We begin in Haiti where ousted Prime Minister Yvon Neptune is said to be on the verge of death as he enters his 24th day of a jailhouse hunger strike. He is now reported to have grown so weak that he cannot walk and slips in and out of consciousness, raising fears that he could die at any moment. A top UN official, Thierry Fagart, told The Miami Herald that when he visited Neptune on Monday night, the prisoner was gaunt and could no longer get to his feet. He said Neptune was too weak to talk. This week on democracy Now! President Jean-Bertrand Aristide called on the world to ’’mobilize’’ to save Neptune.
Now to Iraq. The confirmed death toll from yesterday’s large-scale resistance attacks across the country has now risen to 79 people with more than 120 wounded. In the past two weeks, more than 415 people have been killed in such attacks, including 250 Iraqi soldiers, police and recruits. Meanwhile, 14 U.S. soldiers have died in a Marine offensive near the Syrian border. And US officials have now been forced to admit that that operation was not as successful as previously claimed and that the Marines are wrapping up "Operation Matador" with no clear objective achieved. The New York Times said the eruption of violence "has carried the insurgency to levels rarely seen in the 25 months since American troops seized Baghdad." The paper goes on to say it has left the new government of Prime Minister Ibrahim al-Jaafari looking vulnerable only nine days after it was sworn into office.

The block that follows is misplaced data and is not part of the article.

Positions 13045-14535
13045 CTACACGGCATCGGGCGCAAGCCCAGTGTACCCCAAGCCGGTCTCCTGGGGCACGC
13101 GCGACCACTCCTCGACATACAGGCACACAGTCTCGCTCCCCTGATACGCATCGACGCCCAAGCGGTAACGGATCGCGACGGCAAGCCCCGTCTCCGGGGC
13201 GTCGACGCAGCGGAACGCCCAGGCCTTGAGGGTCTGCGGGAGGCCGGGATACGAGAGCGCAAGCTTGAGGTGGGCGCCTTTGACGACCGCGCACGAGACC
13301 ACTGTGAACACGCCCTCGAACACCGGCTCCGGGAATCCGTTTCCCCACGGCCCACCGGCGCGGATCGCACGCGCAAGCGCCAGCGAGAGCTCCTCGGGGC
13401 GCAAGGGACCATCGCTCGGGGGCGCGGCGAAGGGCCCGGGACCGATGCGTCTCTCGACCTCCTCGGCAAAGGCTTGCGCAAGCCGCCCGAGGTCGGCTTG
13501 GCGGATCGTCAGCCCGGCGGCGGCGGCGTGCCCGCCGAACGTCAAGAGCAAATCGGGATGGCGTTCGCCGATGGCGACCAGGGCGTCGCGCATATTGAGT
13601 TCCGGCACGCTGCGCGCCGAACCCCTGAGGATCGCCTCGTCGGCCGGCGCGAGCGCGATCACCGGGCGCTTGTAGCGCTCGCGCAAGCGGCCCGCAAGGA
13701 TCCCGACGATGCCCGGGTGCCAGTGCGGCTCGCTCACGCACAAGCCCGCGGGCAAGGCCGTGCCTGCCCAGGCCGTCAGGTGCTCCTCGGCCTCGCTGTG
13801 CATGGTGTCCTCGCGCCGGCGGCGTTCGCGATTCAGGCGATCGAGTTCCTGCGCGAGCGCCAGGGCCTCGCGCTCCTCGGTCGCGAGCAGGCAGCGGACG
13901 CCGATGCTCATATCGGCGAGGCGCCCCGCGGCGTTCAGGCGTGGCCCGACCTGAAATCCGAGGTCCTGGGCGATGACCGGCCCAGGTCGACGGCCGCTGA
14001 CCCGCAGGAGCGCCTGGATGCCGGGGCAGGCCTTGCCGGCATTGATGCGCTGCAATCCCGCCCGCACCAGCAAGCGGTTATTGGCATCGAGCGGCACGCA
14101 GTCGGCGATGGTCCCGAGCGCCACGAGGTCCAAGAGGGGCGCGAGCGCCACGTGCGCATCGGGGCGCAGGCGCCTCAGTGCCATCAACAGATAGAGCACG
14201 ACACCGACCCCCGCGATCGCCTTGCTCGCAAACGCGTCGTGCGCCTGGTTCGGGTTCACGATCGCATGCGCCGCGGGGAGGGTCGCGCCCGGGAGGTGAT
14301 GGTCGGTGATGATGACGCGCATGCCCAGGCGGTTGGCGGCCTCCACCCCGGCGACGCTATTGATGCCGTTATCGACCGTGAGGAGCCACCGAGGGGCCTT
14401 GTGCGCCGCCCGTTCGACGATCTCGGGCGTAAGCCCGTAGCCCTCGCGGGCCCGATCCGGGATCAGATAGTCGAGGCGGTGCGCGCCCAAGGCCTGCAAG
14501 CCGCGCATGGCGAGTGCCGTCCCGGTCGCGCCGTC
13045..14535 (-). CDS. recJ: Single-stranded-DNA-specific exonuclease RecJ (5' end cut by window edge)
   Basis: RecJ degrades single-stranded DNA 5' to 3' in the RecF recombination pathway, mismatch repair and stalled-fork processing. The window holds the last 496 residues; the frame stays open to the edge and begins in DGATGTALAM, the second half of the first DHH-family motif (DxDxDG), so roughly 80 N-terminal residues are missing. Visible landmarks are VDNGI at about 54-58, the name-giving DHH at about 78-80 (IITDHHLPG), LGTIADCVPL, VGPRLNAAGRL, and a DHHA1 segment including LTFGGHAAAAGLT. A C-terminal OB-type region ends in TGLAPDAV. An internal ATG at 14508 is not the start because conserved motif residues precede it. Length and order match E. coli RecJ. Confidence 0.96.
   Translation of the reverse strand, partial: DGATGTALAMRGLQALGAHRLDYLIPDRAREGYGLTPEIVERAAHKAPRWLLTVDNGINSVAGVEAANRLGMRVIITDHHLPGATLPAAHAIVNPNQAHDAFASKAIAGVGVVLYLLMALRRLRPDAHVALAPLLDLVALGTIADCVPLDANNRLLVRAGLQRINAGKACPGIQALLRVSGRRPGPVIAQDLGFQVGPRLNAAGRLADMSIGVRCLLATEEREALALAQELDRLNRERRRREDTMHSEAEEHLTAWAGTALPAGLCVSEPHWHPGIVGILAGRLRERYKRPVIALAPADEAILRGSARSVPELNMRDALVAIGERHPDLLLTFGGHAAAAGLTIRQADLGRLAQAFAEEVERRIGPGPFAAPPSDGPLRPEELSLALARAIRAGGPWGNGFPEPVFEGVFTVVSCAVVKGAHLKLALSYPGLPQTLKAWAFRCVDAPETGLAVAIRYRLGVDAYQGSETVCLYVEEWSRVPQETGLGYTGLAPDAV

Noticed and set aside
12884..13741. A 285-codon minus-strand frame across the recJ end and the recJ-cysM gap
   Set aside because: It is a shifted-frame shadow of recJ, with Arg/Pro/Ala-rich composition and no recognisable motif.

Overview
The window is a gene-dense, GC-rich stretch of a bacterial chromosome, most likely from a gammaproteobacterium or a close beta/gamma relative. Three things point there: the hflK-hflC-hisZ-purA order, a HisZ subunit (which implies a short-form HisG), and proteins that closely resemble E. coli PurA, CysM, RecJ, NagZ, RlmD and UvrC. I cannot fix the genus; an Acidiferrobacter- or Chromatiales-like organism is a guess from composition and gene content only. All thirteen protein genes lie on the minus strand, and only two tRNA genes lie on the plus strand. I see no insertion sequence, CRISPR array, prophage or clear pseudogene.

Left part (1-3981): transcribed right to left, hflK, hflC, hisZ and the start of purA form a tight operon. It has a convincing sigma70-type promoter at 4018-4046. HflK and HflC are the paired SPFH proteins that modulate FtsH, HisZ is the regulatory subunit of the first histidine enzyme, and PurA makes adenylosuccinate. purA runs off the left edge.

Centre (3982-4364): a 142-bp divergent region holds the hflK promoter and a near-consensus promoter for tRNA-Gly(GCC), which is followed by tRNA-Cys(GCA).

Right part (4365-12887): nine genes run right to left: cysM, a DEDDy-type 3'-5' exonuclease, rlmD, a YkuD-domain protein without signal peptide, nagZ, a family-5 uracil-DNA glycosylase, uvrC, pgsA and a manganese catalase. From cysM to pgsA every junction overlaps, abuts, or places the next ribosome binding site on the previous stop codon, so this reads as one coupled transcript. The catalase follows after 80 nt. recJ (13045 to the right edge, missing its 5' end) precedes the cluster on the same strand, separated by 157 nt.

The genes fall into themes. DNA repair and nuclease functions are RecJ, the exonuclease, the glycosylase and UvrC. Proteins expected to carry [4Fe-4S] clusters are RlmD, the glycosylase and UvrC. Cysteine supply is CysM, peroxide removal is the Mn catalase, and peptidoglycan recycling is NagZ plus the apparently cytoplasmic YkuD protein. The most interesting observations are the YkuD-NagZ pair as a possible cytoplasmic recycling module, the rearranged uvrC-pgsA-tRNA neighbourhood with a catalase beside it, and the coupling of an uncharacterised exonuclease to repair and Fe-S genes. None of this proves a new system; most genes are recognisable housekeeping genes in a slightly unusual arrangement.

Back in this country, a Senate committee report on the so-called Oil-for-Food scandal released last night alleges to have uncovered "significant evidence" that the antiwar British politician George Galloway was allocated millions of barrels of oil from the government of Saddam Hussein. The committee says it based its charges on documents from the Iraqi ministry of oil and interviews with senior officials of Saddam’s government, including former Iraqi Vice President Taha Yassin Ramadan. Galloway immediately refuted the allegations. He said "It is merely the repetition of false accusations that have been made and denied before. Something does not become true because it is repeated by George Bush’s Senate majority." Galloway just won a hotly contested race for parliament against one of Tony Blair’s strongest allies. The Senate investigation is led by Minnesota Republican Norm Coleman. The report also accuses former French Interior Minister Charles Pasqua of profiting as well.